One of the coolest thing’s we’ve got going on is our new T-Shirts! We are doing a limited print run of some KC Nerd Pride Shirts designed by Jordyn Tuttle, our resident designer and founder of Fluid Atom Design.

Check out these awesome designs, available for pre-order on our website for just $20 [+$2 for each XL]

Come down and visit us soon at our location in the Crossroads at 221 Southwest Boulevard, KCMO!

 

DM’s Corner: To Roll or Not To Roll?

To Roll or Not To Roll, That is the Question: Whether ’tis nobler in the mind to suffer the stings and groans of natural 1’s, or to take up dice against a swarm of mobs and by opposing, crit them.

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In the course of running a game you are going to find situations where it is difficult to say whether or not your players need to make a check. Perhaps they’re in town pumping the locals for information, or examining a room for specific hidden items. It is possible that by leaving elements of the game to chance, you lose out on key story elements by missed rolls. Conversely you can shy away from rolls so much there is no real chance of failure for clever or silver tongued players. Today, we look more closely at when to use a skill check or combat roll, and when to let players roleplay through a situation.

Continue reading DM’s Corner: To Roll or Not To Roll?

Sci Fi Feature: Pandemic!

 

In the very near future, what started as a small footnote on the news has spiraled into a world wide epidemic! Entire cities have been laid low by the emerging virus, with several strands having already mutated and spread across the continents. It is up to you and a small team of specialists from the Center for Disease Control to gain a handle on the worsening situation before the real possibility of human extinction is made manifest. Now is your time to save the world!

Continue reading Sci Fi Feature: Pandemic!

DM’s Corner: Fudge It!

The epic moment has arrived! The Red Dragon roars, its colossal girth swaying in the chamber. Only one party member remains standing. Summoning his courage, he makes one last, desperate attack. A hit! The blow lands with a deafening roar of steel on scale. The hero checks his dice; 14 Damage! You look down at your sheet and see the Dragon’s health…

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15 Hit Points remain…

As the Dungeon Master there often will come a moment where your duty is first to the better telling of the story, and less to the specific machinations of the rule set. Today, we look at times when it is appropriate, even beneficial, for the DM to bend the rules, ever so slightly, to better tell a climactic story.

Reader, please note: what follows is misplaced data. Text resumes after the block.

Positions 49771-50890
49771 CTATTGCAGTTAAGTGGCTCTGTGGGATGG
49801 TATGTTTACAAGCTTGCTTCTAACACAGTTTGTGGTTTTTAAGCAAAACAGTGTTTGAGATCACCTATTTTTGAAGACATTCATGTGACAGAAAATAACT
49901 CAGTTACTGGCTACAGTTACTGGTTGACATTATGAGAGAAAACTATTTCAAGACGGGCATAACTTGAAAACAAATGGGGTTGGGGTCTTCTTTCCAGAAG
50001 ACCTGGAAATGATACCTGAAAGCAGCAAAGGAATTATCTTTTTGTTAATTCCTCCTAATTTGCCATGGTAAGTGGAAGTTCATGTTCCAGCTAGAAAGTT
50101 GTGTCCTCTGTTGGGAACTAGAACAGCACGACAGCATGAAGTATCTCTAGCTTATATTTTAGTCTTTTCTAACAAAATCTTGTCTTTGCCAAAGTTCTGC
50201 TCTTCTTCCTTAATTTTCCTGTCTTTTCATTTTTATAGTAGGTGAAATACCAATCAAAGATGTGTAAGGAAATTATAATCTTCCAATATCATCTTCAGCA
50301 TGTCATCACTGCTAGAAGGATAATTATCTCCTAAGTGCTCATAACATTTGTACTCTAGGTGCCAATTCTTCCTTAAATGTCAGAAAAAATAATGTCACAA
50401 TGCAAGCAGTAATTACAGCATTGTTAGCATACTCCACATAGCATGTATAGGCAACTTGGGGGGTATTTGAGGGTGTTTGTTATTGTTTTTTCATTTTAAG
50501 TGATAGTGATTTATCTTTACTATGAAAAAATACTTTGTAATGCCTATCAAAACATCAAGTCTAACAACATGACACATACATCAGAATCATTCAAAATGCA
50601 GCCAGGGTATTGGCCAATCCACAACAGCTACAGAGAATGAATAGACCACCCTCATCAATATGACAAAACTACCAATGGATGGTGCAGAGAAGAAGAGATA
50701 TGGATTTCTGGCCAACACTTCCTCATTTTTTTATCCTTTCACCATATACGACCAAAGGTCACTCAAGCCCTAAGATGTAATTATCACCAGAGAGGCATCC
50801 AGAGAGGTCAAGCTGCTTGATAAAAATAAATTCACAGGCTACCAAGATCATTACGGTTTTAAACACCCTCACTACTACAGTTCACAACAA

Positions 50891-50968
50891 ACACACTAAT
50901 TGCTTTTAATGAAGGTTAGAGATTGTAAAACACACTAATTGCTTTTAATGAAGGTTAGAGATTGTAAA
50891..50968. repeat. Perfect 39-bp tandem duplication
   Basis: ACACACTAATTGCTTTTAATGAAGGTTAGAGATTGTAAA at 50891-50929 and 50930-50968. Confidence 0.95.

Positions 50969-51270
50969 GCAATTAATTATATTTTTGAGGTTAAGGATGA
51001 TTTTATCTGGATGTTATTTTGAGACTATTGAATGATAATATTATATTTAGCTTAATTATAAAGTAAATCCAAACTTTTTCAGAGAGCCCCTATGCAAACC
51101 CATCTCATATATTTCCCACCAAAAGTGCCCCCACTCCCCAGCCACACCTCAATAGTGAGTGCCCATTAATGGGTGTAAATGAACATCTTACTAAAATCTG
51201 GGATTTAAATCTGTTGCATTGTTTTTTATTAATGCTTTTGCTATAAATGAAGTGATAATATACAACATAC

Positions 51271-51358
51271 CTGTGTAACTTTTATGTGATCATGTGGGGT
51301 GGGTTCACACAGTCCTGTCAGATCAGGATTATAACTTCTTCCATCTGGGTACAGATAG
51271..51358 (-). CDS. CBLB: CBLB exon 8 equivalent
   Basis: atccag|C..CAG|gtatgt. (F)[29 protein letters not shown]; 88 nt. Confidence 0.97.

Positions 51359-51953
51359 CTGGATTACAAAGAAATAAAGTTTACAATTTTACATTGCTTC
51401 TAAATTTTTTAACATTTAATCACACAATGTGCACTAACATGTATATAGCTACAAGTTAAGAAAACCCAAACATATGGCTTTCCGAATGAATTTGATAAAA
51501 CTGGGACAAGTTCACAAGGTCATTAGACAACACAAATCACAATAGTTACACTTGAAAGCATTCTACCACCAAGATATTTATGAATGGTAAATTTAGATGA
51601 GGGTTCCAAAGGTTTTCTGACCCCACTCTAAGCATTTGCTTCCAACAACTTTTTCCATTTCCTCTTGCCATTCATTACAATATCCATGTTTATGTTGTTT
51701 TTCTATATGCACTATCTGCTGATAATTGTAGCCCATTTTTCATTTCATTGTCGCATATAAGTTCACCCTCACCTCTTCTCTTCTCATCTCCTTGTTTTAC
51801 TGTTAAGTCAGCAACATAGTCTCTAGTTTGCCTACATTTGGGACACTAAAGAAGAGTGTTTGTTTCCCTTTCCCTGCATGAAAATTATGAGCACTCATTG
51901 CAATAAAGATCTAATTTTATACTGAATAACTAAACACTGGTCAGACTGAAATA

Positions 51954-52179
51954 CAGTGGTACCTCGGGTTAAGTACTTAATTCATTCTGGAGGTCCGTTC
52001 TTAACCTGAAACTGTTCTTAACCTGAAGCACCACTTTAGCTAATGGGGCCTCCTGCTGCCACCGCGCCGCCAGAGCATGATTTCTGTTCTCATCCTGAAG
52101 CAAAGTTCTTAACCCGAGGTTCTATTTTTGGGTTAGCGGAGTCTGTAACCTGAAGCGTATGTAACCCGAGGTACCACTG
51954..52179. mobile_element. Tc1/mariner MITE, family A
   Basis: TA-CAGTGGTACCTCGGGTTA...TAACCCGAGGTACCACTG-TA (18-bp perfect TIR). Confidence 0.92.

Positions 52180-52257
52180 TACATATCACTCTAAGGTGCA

In the above example, even though our colossal red dragon would certainly be very much alive at 1 Hit Point, and could almost certainly annihilate the last hero causing a wipe, this is a moment when the DM can “Fudge It.” To Fudge a Dice Roll means to adjust the outcome by a small margin to obtain a desirable result. In this case, allowing the 14 Hit Points to Kill the 15 Health Dragon, that likely started well over 750 Health, is a minor concession.

Consider the outcomes. When following the letter of the rules, the Dragon survives, the players perish, the campaign ends in utter defeat. Your friends leave the game dejected, downtrodden and disheartened to have come so close yet be so far.

Alternatively, your friends slay the dragon with their last desperate attack! Elation erupts from the table! Players embrace, their heroes saved, their mission complete, and a story is told between them of the time they bested a colossal red dragon by the skin of their teeth.

The story is better served, the player experience enhanced, and the game enjoyed more thoroughly by the Fudged Roll. Remember that the mechanics of Dungeons and Dragons, like all RPGs, are primarily meant to serve as guidelines. You as the DM should implement house rules, including fudging dice results and health scores, in order to better serve the experience of the story.

his can be done in many ways. You might allow a successful perception check to fail in order for the player’s Rogue to move into position to gain a plot item. You might turn a roll that would incapacitate a player into one that trips him instead, leaving him disarmed with a more desperate situation to snatch victory from. You might allow an area of effect spell like a fireball encompass an extra target or miss an important story item that would otherwise be incinerated. The possibilities are endless.

THis is not to say you should forego following the letter of the law in conulting rule books entirely. Rather, it is to remind you that your roll as Dungeon Master is first to facilitate a memorable and enjoyable gaming experience, and second to ensure the rules are followed strictly. Experiment, and find your own mix of house rules. Every situation is different, trust your instincts, and let the story grow to its mighty crescendo!

In what ways have you implemented house rules or bent mechanics to better serve the story? Let us know in the comments below! Don’t forget that every Wednesday is RPG Night at Pawn & Pint! Mention this article at the door and you will receive a token featuring our own house rule, allowing you to Re-Roll one Dice in your RPG Tonight! And as always, remember the number one rule of any RPG…

Have Fun!